Criminals beware -- the city is watching.
This week, the city will begin rotating two high-tech, mobile cameras throughout its parks to catch vandals and criminal activity.
The Wightman-Wieber Foundation donated the cameras last year at a cost of $3800 each after vandals set fire to some of the playground equipment at Wightman-Wieber Park.
Tom Whitted, the city's communications manager, said the cameras -- the size of small flashlights -- are state-of-the-art.
"It's a super low-light camera," Whitted said Friday. "It's not infrared, but it's as close as it gets, so it'll work even at night."
The cameras are encased in custom-designed, "indestructible" fiberglass-and-metal boxes about the size of shoeboxes.
Whitted said the boxes are bulletproof and weigh about 70 pounds with the camera, batteries and digital video recorders inside.
Although the city received the donation last year, officials waited until spring, when the trees had leaves, to find hiding spots in the parks for the cameras.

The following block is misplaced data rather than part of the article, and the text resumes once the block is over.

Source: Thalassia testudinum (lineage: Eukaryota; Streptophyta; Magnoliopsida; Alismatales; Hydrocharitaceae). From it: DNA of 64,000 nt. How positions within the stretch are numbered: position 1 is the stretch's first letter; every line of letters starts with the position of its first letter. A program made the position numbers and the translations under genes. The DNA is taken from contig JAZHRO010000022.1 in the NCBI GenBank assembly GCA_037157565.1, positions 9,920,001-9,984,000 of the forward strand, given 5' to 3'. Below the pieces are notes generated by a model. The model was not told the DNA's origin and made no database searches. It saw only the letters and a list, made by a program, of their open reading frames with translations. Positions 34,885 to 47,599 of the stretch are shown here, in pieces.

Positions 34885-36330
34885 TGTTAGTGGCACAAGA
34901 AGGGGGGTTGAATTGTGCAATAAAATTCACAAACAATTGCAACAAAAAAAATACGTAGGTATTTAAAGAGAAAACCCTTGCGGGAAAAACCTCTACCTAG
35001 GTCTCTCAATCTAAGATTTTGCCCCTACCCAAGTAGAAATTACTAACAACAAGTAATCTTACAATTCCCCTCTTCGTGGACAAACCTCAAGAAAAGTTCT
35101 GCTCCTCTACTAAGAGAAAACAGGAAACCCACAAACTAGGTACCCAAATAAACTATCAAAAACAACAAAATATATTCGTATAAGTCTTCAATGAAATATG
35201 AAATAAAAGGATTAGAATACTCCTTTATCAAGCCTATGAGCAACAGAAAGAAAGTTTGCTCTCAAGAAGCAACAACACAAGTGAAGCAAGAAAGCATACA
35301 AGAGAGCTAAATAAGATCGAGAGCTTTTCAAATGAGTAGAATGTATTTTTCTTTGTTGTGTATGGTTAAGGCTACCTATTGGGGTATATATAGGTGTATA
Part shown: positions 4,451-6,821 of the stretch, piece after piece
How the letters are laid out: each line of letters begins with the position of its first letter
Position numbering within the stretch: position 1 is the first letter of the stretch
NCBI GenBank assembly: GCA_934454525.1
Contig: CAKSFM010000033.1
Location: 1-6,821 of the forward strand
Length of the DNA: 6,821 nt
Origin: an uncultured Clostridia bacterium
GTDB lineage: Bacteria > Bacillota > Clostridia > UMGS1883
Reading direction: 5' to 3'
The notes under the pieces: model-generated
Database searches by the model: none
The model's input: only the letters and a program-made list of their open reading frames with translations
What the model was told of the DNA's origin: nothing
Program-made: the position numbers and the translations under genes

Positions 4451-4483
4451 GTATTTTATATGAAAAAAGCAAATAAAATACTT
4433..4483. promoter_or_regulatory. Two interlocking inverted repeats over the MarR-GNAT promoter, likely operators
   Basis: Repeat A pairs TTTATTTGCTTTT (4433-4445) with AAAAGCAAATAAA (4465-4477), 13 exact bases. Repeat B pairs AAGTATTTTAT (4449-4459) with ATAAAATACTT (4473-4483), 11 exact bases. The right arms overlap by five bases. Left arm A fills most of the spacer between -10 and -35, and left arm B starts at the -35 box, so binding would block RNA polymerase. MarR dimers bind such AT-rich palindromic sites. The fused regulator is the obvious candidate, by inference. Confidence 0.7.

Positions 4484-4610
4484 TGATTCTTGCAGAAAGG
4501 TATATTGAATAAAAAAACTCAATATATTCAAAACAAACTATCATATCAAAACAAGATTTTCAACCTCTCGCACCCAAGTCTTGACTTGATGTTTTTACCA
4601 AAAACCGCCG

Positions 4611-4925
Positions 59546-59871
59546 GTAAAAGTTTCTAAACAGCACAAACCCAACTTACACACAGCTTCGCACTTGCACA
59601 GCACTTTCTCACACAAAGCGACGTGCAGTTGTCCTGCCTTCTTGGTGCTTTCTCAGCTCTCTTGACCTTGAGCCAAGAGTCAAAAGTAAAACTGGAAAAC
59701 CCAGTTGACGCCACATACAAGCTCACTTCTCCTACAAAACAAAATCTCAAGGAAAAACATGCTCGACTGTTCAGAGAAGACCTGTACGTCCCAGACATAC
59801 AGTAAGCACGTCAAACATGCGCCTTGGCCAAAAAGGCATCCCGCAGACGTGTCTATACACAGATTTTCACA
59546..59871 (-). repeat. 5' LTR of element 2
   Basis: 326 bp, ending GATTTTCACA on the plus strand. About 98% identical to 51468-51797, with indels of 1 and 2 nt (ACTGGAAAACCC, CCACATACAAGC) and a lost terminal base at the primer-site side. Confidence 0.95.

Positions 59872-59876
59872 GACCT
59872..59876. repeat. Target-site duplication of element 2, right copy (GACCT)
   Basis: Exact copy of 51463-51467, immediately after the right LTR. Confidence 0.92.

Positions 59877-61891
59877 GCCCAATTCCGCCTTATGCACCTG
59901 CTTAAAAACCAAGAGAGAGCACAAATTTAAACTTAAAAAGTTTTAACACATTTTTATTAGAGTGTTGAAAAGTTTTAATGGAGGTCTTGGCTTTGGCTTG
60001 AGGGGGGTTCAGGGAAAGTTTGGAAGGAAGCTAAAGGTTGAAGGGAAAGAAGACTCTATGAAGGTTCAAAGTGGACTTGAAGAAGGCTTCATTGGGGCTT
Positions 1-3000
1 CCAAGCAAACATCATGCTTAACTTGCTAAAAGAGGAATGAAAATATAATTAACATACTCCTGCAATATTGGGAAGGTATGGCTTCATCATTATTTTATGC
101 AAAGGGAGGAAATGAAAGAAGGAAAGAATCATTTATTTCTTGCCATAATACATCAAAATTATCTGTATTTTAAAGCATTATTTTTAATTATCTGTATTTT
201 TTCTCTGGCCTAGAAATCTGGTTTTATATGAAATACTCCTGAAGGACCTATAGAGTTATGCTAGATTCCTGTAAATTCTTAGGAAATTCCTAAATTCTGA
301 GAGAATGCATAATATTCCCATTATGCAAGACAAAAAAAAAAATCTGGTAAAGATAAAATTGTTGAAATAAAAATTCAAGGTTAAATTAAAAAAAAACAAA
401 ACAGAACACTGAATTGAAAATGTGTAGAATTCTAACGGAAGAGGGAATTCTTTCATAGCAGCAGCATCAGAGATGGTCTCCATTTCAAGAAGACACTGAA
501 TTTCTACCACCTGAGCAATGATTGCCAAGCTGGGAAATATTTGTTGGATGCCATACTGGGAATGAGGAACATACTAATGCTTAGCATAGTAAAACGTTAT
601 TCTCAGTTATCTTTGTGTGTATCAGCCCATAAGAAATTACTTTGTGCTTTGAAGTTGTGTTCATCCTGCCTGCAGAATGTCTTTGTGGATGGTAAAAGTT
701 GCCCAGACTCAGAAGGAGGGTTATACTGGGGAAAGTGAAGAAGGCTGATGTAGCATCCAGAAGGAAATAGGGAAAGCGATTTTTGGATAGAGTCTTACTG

Whitted said they found good perches in every park to place the cameras.
"They can see everything," Whitted said. "They have full field of view."
Gene Kidwell of the Wightman-Wieber Foundation didn't immediately return phone calls Friday.
Other city parks have had issues with vandalism, specifically with graffiti and property damage.
City manager Matt Kline addressed the issue Monday at the city commission meeting when he discussed possibly opening up the former Surf's Up property.
"There's no doubt (we've had problems)," he said. "That's a concern for every one of our parks. We're trying to secure them as best (as we can). It's been our policy when we have graffiti (that) we can buy more paint than a kid can. So, we'll cover up the graffiti. ... These things happen. We're aware of that."